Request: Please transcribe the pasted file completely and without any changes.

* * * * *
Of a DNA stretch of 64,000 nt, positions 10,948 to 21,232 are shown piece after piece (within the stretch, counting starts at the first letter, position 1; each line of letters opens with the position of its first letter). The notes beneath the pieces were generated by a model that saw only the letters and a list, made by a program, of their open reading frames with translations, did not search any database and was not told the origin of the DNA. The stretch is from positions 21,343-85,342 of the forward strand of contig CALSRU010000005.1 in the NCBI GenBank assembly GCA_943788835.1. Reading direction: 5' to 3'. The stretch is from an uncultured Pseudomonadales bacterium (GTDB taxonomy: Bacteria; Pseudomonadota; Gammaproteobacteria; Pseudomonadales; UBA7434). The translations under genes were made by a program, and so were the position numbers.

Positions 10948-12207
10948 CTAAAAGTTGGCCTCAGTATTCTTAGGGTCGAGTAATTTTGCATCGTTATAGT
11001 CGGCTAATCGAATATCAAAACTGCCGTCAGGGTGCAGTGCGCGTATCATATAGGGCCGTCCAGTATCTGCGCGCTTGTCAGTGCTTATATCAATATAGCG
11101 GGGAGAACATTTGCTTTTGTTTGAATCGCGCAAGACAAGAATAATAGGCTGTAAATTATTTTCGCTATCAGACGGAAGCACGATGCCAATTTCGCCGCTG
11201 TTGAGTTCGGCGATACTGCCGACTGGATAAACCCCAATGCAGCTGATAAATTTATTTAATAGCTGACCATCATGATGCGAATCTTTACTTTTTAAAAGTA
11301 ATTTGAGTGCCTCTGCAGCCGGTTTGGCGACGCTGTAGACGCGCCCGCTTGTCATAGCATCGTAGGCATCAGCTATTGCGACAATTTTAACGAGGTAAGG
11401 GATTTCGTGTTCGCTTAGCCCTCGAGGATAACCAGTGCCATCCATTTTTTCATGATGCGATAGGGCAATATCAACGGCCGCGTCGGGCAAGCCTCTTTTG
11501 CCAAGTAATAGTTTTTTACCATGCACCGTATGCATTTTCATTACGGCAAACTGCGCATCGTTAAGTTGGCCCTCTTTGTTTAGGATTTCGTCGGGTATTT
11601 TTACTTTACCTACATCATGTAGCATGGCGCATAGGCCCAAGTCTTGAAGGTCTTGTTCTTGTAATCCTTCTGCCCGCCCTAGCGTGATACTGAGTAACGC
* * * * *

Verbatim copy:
Of a DNA stretch of 64,000 nt, positions 10,948 to 21,232 are shown piece after piece (within the stretch, counting starts at the first letter, position 1; each line of letters opens with the position of its first letter). The notes beneath the pieces were generated by a model that saw only the letters and a list, made by a program, of their open reading frames with translations, did not search any database and was not told the origin of the DNA. The stretch is from positions 21,343-85,342 of the forward strand of contig CALSRU010000005.1 in the NCBI GenBank assembly GCA_943788835.1. Reading direction: 5' to 3'. The stretch is from an uncultured Pseudomonadales bacterium (GTDB taxonomy: Bacteria; Pseudomonadota; Gammaproteobacteria; Pseudomonadales; UBA7434). The translations under genes were made by a program, and so were the position numbers.

Positions 10948-12207
10948 CTAAAAGTTGGCCTCAGTATTCTTAGGGTCGAGTAATTTTGCATCGTTATAGT
11001 CGGCTAATCGAATATCAAAACTGCCGTCAGGGTGCAGTGCGCGTATCATATAGGGCCGTCCAGTATCTGCGCGCTTGTCAGTGCTTATATCAATATAGCG
11101 GGGAGAACATTTGCTTTTGTTTGAATCGCGCAAGACAAGAATAATAGGCTGTAAATTATTTTCGCTATCAGACGGAAGCACGATGCCAATTTCGCCGCTG
11201 TTGAGTTCGGCGATACTGCCGACTGGATAAACCCCAATGCAGCTGATAAATTTATTTAATAGCTGACCATCATGATGCGAATCTTTACTTTTTAAAAGTA
11301 ATTTGAGTGCCTCTGCAGCCGGTTTGGCGACGCTGTAGACGCGCCCGCTTGTCATAGCATCGTAGGCATCAGCTATTGCGACAATTTTAACGAGGTAAGG
11401 GATTTCGTGTTCGCTTAGCCCTCGAGGATAACCAGTGCCATCCATTTTTTCATGATGCGATAGGGCAATATCAACGGCCGCGTCGGGCAAGCCTCTTTTG
11501 CCAAGTAATAGTTTTTTACCATGCACCGTATGCATTTTCATTACGGCAAACTGCGCATCGTTAAGTTGGCCCTCTTTGTTTAGGATTTCGTCGGGTATTT
11601 TTACTTTACCTACATCATGTAGCATGGCGCATAGGCCCAAGTCTTGAAGGTCTTGTTCTTGTAATCCTTCTGCCCGCCCTAGCGTGATACTGAGTAACGC